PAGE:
Sex-Ed Pilot Is Endorsed By Grasmick

By Daniel de Vise
Washington Post Staff Writer
Thursday, March 8, 2007

Maryland Superintendent Nancy S. Grasmick yesterday denied a request from three citizen groups to halt field tests of new sex-education lessons about sexual orientation in six Montgomery County schools and said she was convinced of "the value of going forward" with the pilot program.

With Grasmick's endorsement, there is nothing to stop the field tests from proceeding. Opponents of the new curriculum, approved in January by the county Board of Education, say they look forward to the decision of the Maryland State Board of Education on whether the curriculum should be overturned.

Montgomery school officials launched field tests this week of new lessons that, for the first time, have health teachers introduce the concept of sexual orientation in the eighth and 10th grades. Parents must give written permission for their children to attend the sessions.

That the field tests are happening -- the first began Tuesday at Argyle Middle School in Silver Spring -- represents a symbolic victory for the county school board. An earlier version of the curriculum, approved by the school board, was halted by a federal judge in spring 2005, days before field tests were to begin.

Critics of the 2005 curriculum oppose the rewritten lessons, too. In a petition filed last month with the state Department of Education, the groups allege the lessons compromise and injure the "sincere religious moral beliefs regarding homosexual conduct" held by some Montgomery families, whose faith dictates that homosexuality is a sin.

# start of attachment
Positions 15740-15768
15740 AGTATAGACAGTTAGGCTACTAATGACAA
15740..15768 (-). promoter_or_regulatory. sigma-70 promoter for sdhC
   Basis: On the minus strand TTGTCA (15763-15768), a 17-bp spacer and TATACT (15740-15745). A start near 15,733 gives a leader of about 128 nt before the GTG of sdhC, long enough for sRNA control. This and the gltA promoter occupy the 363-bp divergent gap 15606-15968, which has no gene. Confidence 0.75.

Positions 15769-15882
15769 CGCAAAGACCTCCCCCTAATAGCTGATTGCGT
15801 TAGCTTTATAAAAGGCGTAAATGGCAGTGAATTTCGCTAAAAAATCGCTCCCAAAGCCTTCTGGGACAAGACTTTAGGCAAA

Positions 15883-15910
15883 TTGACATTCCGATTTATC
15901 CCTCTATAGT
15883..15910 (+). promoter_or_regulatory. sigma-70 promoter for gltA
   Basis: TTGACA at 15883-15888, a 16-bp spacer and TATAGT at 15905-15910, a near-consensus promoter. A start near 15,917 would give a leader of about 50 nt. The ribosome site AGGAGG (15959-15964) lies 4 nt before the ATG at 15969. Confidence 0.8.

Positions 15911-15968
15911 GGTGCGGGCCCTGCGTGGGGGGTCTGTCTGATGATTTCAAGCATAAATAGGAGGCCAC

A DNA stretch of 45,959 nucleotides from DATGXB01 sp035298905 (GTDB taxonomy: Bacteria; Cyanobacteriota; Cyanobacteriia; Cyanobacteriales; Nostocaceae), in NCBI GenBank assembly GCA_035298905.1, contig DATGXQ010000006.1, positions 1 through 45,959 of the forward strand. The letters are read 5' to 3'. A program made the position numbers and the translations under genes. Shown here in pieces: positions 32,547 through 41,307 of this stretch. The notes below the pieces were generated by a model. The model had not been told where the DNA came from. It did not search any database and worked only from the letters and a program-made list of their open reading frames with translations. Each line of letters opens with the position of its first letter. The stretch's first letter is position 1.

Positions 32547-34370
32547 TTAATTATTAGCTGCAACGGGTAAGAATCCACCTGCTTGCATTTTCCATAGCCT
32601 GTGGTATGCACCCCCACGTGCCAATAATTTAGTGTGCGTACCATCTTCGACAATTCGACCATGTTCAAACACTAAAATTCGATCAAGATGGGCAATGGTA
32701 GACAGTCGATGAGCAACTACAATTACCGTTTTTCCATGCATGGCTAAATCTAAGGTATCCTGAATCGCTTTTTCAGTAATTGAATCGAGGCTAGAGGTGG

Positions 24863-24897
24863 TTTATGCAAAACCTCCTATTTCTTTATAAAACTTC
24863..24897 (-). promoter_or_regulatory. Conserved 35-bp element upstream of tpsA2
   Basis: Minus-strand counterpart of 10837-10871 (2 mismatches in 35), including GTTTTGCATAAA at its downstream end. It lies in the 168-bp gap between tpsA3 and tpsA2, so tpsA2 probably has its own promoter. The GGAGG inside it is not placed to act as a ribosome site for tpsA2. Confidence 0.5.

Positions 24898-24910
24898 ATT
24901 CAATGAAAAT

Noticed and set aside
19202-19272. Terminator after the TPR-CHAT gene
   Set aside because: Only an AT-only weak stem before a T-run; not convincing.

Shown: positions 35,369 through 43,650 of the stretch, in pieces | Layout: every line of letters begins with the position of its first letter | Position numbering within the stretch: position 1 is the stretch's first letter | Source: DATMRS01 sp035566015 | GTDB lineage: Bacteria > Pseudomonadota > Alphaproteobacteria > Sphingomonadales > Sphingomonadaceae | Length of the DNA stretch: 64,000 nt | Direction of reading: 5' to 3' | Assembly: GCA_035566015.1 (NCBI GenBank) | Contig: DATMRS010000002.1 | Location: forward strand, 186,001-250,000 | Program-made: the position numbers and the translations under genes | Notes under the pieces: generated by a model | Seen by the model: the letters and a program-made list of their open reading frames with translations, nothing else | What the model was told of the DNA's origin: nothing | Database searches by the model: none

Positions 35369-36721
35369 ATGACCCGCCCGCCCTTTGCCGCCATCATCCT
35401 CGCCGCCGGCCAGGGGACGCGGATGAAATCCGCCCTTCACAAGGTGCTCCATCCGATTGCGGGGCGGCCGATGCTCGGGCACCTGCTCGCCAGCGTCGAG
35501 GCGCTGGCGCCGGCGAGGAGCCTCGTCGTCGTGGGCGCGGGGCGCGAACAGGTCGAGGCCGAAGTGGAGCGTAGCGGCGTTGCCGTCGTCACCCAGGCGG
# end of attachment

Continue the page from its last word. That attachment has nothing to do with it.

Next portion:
The Montgomery school board countered that the critics "simply disagree with the curriculum and want it rewritten to include their views on sexual orientation."

In a five-page order released yesterday, Maryland's chief schools official wrote that critics' and supporters' legal arguments were "balanced equally on each side."

But she refused to take the extraordinary step of ordering a stay.

"The Appellants argue that the content of the lessons is inherently harmful because it violates their First Amendment rights," she wrote. "I have read the lessons, and I am not convinced of the certainty of such violations. I am convinced, however, of the value of going forward with the field test. The educational community in Montgomery County has invested hundreds of hours in developing the lessons and needs to know whether or not they work in the classroom."

Grasmick said parents could opt out if they found the curriculum objectionable.

The petition goes to the state school board, with instructions from Grasmick to rule no later than July on whether the curriculum should be implemented county-wide in fall.

Each side claimed a measure of victory.

Brian Edwards, spokesman for the county school system, said it was "clear from reviewing her ruling that she believes these lessons are valuable and ought to be tested in the classroom."

He said the pilot program has yielded early evidence that the new lessons are acceptable to most parents. A series of informational meetings drew no more than 12 parents at any school, he said.

Michelle Turner, spokeswoman for lead opposition group Citizens for a Responsible Curriculum, was pleased that Grasmick found merit in each side's argument.

"For Grasmick to say that we are equally matched -- it's a coin toss at this point," she said.


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